Sugar! Our taste buds might love it but society has taught us to hate it by feeding our minds with ideas that sugar is addictive, toxic, and disease-inducing.
Fortunately for anyone with a sweet tooth, that’s not true.
Several recent studies debunk the myth that sugar is uniformly bad for us. And in a recent book, called “The Gluten Lie,” James Madison University professor Alan Levinovitz tells us why.
With help from the studies that Levinovitz cites as well as a few other expert sources, we’ve debunked nine sugar “facts.” Here they are:
If your kids are going crazy with hyperactivity, you can't blame the sugar. Numerous scientific studies have attempted and failed to find any evidence that supports this off-the-wall notion.
Levinovitz traces the myth back to 1974, when Dr. William Crook wrote a letter to the American Academy of Pediatrics, which the academy later published, stating 'Only in the past three years have I become aware that sugar ... is a leading cause of hyperactivity.'
A letter does not include the rigorous scientific research that a paper does, and according to the National Institute of Mental Health: 'The idea that refined sugar causes ADHD or makes symptoms worse is popular, but more research discounts this theory than supports it.'
Some nature gurus might have you believe that a granola bar made with natural honey instead of high-fructose corn syrup is better for you. They would be wrong.
'Scientists would be surprised to hear about the 'clear superiority' of honey, since there is a near unanimous consensus that the biological effect of high-fructose corn syrup are essentially the same as those of honey,' Levinovitz writes.
The sugar in natural products like fruit and synthetic products like candy is the same. The problem is that candy, and other related products, usually have more sugar per serving, which means more calories. That's the difference you should be watching out for and not some hyped-up myth that high-fructose corn syrup is an evil, toxic poison.
In 'Fed Up,' the widely popular film that addresses some of the supposed causes of America's obesity epidemic, you hear the alarming statistic that 'One soda a day increases a child's chance of obesity by 60%.'
Even the authors of the study this statistic comes from know that their findings 'cannot prove causality,' they write in their 2001 paper. (But that's not what the 'Fed Up' sugar-shaming producers would want you to think.)
Yes, drinking too much calorie-loaded soda is likely unhealthy, but it's not the sole factor driving the child obesity epidemic in America.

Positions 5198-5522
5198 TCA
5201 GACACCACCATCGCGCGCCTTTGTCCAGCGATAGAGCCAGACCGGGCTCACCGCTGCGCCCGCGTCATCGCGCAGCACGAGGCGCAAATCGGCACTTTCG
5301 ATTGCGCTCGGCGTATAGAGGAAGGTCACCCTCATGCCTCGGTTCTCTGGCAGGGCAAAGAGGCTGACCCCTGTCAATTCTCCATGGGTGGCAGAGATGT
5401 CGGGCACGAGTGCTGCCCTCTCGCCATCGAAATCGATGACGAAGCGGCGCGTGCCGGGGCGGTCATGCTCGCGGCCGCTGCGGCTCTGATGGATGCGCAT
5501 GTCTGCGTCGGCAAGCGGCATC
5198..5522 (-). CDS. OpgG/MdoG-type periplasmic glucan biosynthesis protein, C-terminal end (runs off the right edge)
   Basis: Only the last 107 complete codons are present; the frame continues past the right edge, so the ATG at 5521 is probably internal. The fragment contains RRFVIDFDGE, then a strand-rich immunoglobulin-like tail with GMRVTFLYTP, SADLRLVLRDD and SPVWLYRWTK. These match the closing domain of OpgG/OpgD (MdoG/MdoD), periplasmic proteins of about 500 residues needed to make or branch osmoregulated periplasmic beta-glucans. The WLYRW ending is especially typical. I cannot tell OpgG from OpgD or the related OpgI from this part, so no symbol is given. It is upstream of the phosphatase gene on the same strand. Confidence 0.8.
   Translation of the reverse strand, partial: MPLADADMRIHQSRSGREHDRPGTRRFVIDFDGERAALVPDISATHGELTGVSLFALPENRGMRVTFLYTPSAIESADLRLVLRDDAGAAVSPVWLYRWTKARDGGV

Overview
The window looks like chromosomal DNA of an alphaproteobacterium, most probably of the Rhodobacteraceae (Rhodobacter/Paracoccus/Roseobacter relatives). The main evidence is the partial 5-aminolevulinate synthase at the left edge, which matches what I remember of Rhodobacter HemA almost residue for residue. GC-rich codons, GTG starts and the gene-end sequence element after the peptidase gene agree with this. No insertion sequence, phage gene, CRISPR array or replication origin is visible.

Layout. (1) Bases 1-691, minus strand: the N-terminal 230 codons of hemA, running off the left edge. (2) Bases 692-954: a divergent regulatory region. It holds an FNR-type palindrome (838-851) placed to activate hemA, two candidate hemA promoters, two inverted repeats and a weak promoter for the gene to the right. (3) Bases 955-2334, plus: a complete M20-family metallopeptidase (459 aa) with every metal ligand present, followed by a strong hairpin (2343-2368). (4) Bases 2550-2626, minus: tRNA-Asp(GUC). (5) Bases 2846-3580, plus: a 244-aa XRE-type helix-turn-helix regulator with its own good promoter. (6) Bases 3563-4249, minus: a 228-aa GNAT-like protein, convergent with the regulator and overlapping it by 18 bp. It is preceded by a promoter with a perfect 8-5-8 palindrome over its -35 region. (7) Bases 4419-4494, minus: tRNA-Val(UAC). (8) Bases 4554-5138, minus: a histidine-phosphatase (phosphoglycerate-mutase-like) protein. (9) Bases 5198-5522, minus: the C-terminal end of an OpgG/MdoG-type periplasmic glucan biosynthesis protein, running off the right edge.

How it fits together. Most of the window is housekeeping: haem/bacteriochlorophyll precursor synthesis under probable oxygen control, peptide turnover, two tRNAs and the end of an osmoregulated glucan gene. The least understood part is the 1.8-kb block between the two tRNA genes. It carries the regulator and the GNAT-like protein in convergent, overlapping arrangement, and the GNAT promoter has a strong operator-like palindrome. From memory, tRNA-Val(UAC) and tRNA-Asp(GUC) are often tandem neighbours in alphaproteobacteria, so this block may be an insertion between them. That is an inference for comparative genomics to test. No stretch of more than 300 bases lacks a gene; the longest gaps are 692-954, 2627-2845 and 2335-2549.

The CDC advises parents to do what they can to protect against obesity by encouraging healthy lifestyle habits that include healthy eating and exercise, both of which will likely do more for a child's waistline than trying to completely cut sugar.
In the 2009 book 'Fat Chance,' the author, Dr. Robert Lustig, claims that sugar stimulates the brain's reward system the same way that tobacco, alcohol, cocaine, and even heroin does, and therefore must be equally addictive. Lustig even cites studies that show parts of our brain that light-up from a sugary reward are the same parts that get excited for many types of enjoyable activities, from drinking alcohol to having sex.
The problem, however, with these types of scientific studies of the brain is that 'In neuroimaging, there is no clear-cut sign of addiction,' Hisham Ziaudden, an eating behavioural specialist, told Levinovitz.
So, scientists don't know what addiction in the brain looks like, yet, and until that mystery is solved we sho udl not be living in fear from something as fanciful as sugar addiction.
If you believe that sugar is addictive, then you also might think that just a little of it can potentially do a lot of harm. This mindset can be useful when applied to addictive drugs like cocaine: Even a little can be lethal. But sugar is not addictive, as far as we know.
Still, people who think of sugar in this way have a hard time accepting that a low dose is not harmful while a high dose can be dangerous, Paul Rozin, a psychologist at the University of Pennsylvania told Levinovitz.
Of course, that doesn't mean you shouldn't avoid foods with super-high sugar concentrations. A 20-ounce bottle of soda, for example, has roughly 65 grams (about 16 teaspoons) of sugar, which is more than twice the amount) of sugar the World Health Organisation advises that adults and children consume in a whole day.
The idea that sugar is addictive has led some biased anti-sugar advocates to go as far as claiming that sugar is a gateway drug that opens doors for more extreme substance abuse.
There are a couple of problems with this, however: First, sugar is not addictive, so its role as a gateway drug is entirely speculative.
Second, the idea that using one drug makes us more prone to trying other drugs is 'variable and opportunistic' a team of researchers announced in 2013 after an in-depth review of the scientific literature on the gateway drug hypothesis. In other words, the gateway drug theory is still a theory and not scientific fact.
While you might have never considered sugar to be an aphrodisiac, your ancestors probably did. In the mid 19th century -- before sugar purportedly caused diabetes or hyperactivity -- sugar was thought to ignite sexual desire in women, children, and, more controversially, the poor.
Levinovitz cites a vintage Kellogg advertisement that said 'Candies, spices, cinnamon, cloves, peppermint, and all strong essences powerfully excited the genital organs and lead to the (solitary vice).'
Sugar myths have come and gone for over 150 years. And, in case you're wondering, there's little to no evidence to support the notion that food, no matter what kind, stimulates sexual desire.
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